Travel costs have soared in the past year and there are no signs of costs returning to what they were 12 – 18 months ago. According the Travel Industry Association, July 08 gasoline prices jumped 38% from a year ago and airfare rose almost 20% during the same time period. There is a great deal of debate whether or not crude oil will drop to $70/barrel (currently it’s headed in this direction) or rise to a couple of hundred dollars a barrel over the next few years. Even at $70/barrel, fuel costs will remain high. $200 round trip airfare is rare these days (Southwest may be in the ball park, but that will change as its fuel hedge for forward years diminishes significantly after 2009).
My last trip was a two city stop and cost our company almost $600 in airfare alone. When adding in hotel, rental car, food, etc., the trip cost almost $1,400 – my accommodations were by no-means luxurious. As a small business, we need to generate a tremendous amount of sales to offset travel costs. We are closely monitoring travel and measuring the results. Needless to say, we are cutting back on travel unless the ROI is there.
Most of the businesses we sell to understand travel costs are high and don’t require as much face time as in the past. While it’s still important to meet in person to initiate relationships, it’s no longer required to grow the relationship. I’ve talked with a couple sales reps that pride themselves on closing business without ever meeting the customer in person.
There are a number of tools that businesses can take advantage of to reduce travel costs – most notably web and video conferencing. Video conferencing is in its infancy, but will no doubt take off as bandwidth capacity increases and people are comfortable staring at a web cam.
Web conferencing is another story. It’s been around for years, yet there are still many businesses that don’t take advantage of it. It’s great for sales presentations, training, etc. Web Ex (now owned by Cisco) is the most well known brand because it was a pioneer. Now there are hundreds of web conferencing tools.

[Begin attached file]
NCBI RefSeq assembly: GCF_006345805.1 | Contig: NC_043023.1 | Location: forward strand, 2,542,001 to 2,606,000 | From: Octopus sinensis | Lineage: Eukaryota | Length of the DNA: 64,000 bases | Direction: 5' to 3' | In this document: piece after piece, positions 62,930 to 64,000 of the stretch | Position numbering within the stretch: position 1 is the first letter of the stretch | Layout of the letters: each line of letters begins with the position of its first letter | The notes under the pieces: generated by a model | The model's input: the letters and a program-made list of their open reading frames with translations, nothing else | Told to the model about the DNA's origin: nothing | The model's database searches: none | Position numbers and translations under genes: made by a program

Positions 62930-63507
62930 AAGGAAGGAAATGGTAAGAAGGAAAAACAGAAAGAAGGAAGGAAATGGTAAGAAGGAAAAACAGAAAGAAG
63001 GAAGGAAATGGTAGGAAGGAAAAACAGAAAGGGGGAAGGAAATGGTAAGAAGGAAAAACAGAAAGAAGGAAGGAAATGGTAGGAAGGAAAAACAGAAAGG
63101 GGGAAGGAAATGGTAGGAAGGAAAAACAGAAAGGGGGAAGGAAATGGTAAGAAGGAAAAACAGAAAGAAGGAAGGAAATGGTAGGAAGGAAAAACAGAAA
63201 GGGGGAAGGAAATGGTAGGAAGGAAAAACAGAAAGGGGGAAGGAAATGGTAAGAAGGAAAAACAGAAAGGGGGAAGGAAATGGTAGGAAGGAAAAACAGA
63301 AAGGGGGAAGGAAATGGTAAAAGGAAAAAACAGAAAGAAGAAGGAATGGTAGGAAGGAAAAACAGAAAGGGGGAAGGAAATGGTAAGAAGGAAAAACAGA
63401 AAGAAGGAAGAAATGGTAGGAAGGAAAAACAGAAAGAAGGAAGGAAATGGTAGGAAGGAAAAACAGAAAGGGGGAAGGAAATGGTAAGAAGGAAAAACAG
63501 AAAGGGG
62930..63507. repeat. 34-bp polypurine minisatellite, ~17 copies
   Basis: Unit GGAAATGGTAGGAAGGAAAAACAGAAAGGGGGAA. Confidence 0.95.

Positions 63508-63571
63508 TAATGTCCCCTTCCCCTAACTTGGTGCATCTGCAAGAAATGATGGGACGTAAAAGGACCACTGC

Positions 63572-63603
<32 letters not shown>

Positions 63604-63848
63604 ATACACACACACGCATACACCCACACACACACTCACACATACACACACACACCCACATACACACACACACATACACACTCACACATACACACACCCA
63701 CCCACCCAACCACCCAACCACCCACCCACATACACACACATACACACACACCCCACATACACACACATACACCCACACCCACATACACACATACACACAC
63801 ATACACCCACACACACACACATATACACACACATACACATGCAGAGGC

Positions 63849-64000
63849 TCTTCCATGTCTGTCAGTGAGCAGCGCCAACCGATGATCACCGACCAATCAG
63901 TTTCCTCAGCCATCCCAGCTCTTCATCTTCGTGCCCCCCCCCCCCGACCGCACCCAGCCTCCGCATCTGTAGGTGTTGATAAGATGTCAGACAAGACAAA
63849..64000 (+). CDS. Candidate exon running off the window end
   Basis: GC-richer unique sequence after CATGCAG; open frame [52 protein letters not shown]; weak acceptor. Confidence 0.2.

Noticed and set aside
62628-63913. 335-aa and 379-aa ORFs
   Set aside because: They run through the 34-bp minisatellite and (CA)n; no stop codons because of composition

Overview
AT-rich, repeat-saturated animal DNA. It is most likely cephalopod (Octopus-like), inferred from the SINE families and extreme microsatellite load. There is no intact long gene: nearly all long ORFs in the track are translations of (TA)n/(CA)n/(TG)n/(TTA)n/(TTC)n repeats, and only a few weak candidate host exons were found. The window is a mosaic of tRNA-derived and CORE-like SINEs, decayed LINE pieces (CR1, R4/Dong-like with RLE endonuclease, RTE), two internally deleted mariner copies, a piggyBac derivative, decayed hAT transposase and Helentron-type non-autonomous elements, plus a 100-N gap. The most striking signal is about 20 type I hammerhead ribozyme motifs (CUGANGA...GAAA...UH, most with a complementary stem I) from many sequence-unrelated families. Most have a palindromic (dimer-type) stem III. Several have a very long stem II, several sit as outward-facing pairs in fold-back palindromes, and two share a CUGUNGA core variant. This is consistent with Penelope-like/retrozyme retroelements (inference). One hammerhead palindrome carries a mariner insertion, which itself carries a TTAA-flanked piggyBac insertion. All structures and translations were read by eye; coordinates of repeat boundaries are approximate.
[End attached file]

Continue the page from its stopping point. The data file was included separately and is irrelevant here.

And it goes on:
Even though there are hundreds of providers, there are two main web conferencing categories. A majority of web conferencing services fall into the first category requiring each participant to download software in order to view the presentation. The advantage of this approach is it enables collaboration. In other words, you can pass control to other people and view their computer or you can take control (only if the person approves) of their computer. The downside is the download process. Some companies don’t allow employees to load software on their computers rendering the service useless. Another problem is sometimes software simply does not work after your customer downloads it – creates a rather awkward situation. This has happened to me several times. Even if the software does work, it can take a few minutes for the download process to complete – no problem for those who excel at small talk.
Another option is web conferencing service that allows you to use a seminar and collaborative format. For those of you that aren’t familiar with seminar format, it does not require a participant (i.e your customer) to download software. They simply go to a web site and enter an access code. A web conferencing service such as GoMeetNow by RHUB allows you to work in a seminar as well as collaborative format and pricing is very attractive.
The beauty of web conferencing is the switching costs are relatively low. If the service isn’t right for you, it is easy to cancel and try another service.